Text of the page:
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The Great Bay: Chronicles of the Collapse

1 rating: 4.0
A book by Dale Pendell

“An imaginative and thought-provoking look at life in California 16,000 years in the future after a global pandemic and environmental catastrophe in 2021.”  –San Francisco Chronicle     “A remarkable … see full wiki

Tags: Books
Author: Dale Pendell
Publisher: North Atlantic Books
1 review about The Great Bay: Chronicles of the Collapse

Oddly entertaining

  • Oct 9, 2010
  • by
Rating:
+4
This entry in the post-apocalypse genre has a slight twist. The story traces the "world after" for several millennia, describing not only the devastation of the collapse and its immediate aftermath, but the healing process that the planet and its human population go through over a span of ten thousand or so years. Contemporary authors tend to make plague the cause of their sci-fi collapses, rather than the standard 1960s nuclear war, and this is the case in The Great Bay. Coupled with plague is the fact that humans have overpopulated the earth, which is in a downward spiral of decline for the first thousand or so years covered by the novel. Decline is followed by a very gradual recovery that begins to gather steam in the second half of the book.

The novel is actually a series of connected stories and short news bulletins. Some periods of time are covered by diary entries of an itinerant monk. Others are relayed through individual accounts by average people struggling to get by. Some are short news items that presumably come from local newspapers. All of the pieces purport to be items in an archive at UC Berkeley, which has survived the collapse but in greatly decentralized and reduced form.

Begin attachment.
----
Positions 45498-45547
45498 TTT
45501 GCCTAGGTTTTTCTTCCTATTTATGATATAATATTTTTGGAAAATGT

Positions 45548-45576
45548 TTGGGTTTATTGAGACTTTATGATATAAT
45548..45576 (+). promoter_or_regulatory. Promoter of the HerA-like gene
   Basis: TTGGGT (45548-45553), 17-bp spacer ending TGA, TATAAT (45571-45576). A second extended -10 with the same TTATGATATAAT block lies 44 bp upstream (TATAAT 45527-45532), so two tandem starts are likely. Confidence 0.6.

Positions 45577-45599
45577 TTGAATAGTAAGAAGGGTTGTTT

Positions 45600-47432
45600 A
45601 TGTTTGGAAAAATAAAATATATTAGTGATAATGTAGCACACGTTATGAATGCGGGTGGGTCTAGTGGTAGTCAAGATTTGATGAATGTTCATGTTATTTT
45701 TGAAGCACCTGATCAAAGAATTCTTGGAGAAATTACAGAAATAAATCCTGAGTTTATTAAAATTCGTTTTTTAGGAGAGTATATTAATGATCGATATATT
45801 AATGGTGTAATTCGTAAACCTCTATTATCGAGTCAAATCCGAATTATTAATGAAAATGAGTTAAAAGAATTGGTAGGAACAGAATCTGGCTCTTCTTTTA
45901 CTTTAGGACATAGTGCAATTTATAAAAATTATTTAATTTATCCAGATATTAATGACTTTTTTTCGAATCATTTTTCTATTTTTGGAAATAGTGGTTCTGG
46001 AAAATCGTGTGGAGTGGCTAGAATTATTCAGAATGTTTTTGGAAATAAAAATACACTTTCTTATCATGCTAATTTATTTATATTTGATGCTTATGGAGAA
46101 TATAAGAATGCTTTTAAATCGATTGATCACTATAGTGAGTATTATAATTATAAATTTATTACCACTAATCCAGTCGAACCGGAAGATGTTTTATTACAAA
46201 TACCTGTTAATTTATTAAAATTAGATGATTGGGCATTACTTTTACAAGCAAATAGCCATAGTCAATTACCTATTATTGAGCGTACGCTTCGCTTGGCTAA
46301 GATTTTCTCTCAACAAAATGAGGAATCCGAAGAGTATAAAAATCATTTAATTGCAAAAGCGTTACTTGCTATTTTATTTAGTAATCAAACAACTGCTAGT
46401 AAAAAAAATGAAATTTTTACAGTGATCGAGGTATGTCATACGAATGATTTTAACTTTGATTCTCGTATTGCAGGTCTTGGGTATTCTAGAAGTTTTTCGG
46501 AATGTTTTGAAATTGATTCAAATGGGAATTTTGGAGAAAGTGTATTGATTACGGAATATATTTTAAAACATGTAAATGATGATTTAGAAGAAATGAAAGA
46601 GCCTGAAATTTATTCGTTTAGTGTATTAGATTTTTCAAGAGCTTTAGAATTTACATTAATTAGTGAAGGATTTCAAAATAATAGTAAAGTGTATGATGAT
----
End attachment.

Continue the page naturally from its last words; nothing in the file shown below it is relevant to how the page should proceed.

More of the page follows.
There are some nice touches that add interest to the story line(s). For example, the term used for the lost, high-tech civilization is Precle (pre-cull), a combination of the longer term Pre-Collapse, which is used for the first few hundred years until it is elided into its blended form. The people of the lost civilization (as in you and me) are called Precles, and we are in many ways disparaged more than admired. The novel's characters ponder the merits of capitalism and wonder why we emphasized private property over more human treasures like love and sharing. This subtext is well done, and gives pause without being preachy.

Overall I would recommend this novel to lovers of the genre, but for readers of more general fiction who venture into dystopia-land only for standouts such as 1984 or Brave New World, The Great Bay is probably not a book for you.

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